• Step Four
    • Once the rehabber is successfully vetted, and an offer is accepted on a particular property, a basic improvement specification form is given to the rehabber to complete declaring his/her intended scope of the proposed work. The form contains categories for all the common trades (roof, drywall, mechanicals, etc.). It must be remembered, that this form is not completed in a vacuum. The LRC property manager already has a fairly extensive pre-acquisition and post-acquisition inspection report and photographs in order to verify the reasonableness of the rehabber’s scope of work.
  • Step Five
    • Once the rehabber has been vetted, and the scope and price of work agreed to (often nominal in the case of seriously distressed properties), the LRC then enters into an agreement which commits the rehabber to its rehabilitation commitment. How is a rehabber held to its commitment and how is that commitment enforced?
    • CDCs and city land banks use deed restrictions or deed reverters. On paper, these legal “enforcements” make sense, but they do not provide practical enforcement. Once a property is transferred to a rehabber who fails to perform as promised, the fact that a LRC can file lawsuits to enforce a reverter or deed restriction is not a practical or costly alternative. The Cuyahoga County LRC uses either a “straight” purchase agreement for verifiably qualified rehabbers; or a “deed-in-escrow” agreement.
    • Under the “straight” sale agreement, if a rehabber does not perform as promised, all purchase money is forfeited and a “default lien” is place on the property making it harder to “flip” the property.
    • The “deed-in-escrow” agreement simply involves the execution of a purchase agreement, but the deed is held in escrow until the rehabber secures a Certificate of Occupancy upon completion of the work. At that time, the rehabber pays the purchase price for the property. There are several obvious benefits to the deed-in-escrow agreement.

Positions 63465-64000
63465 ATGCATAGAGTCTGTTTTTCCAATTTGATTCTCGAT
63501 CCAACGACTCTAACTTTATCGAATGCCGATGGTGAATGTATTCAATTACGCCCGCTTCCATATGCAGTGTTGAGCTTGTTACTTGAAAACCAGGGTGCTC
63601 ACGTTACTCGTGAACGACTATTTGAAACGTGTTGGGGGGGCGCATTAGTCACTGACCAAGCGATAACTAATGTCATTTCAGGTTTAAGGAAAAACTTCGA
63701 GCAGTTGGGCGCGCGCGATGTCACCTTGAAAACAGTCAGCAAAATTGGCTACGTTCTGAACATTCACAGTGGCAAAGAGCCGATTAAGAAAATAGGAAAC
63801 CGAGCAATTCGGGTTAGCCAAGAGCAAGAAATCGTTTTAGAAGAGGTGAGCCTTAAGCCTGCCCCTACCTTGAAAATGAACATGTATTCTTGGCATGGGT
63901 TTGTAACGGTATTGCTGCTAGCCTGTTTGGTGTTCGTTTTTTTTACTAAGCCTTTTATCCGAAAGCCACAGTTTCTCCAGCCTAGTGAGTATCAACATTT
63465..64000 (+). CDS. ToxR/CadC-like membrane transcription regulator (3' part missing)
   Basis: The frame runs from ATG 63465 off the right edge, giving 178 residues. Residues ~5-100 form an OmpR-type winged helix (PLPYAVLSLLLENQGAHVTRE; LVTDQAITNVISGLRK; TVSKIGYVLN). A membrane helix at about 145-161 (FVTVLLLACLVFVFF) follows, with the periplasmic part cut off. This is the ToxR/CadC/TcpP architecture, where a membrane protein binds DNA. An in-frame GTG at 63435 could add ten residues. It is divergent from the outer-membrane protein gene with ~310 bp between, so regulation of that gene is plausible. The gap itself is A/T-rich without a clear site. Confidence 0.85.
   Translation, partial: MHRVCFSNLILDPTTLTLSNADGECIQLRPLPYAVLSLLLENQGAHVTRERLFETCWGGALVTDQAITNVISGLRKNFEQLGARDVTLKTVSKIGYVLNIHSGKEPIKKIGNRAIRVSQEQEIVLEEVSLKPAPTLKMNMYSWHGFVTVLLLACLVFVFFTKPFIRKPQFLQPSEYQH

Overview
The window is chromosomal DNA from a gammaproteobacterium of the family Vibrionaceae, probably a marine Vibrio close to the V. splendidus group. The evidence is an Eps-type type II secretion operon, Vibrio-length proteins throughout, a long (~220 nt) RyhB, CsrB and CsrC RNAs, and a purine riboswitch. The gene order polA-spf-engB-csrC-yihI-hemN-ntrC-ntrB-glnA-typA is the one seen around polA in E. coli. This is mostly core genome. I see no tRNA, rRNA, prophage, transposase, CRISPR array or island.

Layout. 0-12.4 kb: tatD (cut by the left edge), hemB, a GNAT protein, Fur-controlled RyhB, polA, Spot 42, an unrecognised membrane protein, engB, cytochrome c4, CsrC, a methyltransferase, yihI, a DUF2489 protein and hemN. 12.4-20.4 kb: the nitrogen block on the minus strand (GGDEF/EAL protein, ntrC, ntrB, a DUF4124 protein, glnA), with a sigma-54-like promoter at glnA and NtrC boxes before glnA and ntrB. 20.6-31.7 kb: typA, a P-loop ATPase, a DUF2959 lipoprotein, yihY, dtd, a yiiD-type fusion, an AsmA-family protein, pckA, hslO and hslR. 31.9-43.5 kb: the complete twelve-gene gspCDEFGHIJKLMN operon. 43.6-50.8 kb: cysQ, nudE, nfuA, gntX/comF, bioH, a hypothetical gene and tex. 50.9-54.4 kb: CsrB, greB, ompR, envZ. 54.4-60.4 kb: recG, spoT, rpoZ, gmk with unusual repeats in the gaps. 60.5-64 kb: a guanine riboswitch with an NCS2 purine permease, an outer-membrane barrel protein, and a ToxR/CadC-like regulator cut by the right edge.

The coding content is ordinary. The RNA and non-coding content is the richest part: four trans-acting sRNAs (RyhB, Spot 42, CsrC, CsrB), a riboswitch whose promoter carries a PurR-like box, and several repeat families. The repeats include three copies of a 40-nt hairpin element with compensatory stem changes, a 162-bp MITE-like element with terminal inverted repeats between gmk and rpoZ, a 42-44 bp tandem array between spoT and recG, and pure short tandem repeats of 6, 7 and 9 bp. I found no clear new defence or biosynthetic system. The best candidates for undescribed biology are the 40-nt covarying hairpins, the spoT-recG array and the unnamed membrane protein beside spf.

• the LRC literally holds title to the property until the work is completed. If the rehabber fails to perform mid-stream, the rehabber forfeits all improvements and expenses made on behalf of the property (no quantum meruit rights);
      • this process is based on a predictable and objective standard, i.e., Certificate of Occupancy;
      • the property remains in a tax-free state while the rehab is being completed:
      • the rehabber is not required to pay the purchase price until the work is completed thereby not tying up his/her money.
    • Entry into a deed-in-lieu contract gives the buyer “equitable title” to the property (and thereby an insurable interest). If the rehabber’s insurance agency or lender insists on the rehabber having actual title, then a “reverse deed-in-escrow” provides yet another alternative. In this situation, the deed is transferred to the rehabber for the purpose of procuring insurance and/or financing. Simultaneously, the rehabber contingently tenders a deed directly back to the CLRC. If the rehabber fails to perform as promised, the LRC is free to file the deed back into its name.
E. Demolition and Environmental Practice

In the context of widespread urban vacancy and abandonment, demolition will likely be an important LRC activity. Whatever the LRC’s demolition strategy, demolition has become increasingly more complex. Prior to acquiring property, the LRC must: 1.) establish beforehand its procurement practices, bidding and demo specification package forms; 2.) pre-qualify a pool of demolition contractors seeking to bid; and, 3.) studying carefully the demolition permit process in those jurisdictions where most of the demolitions will be occurring.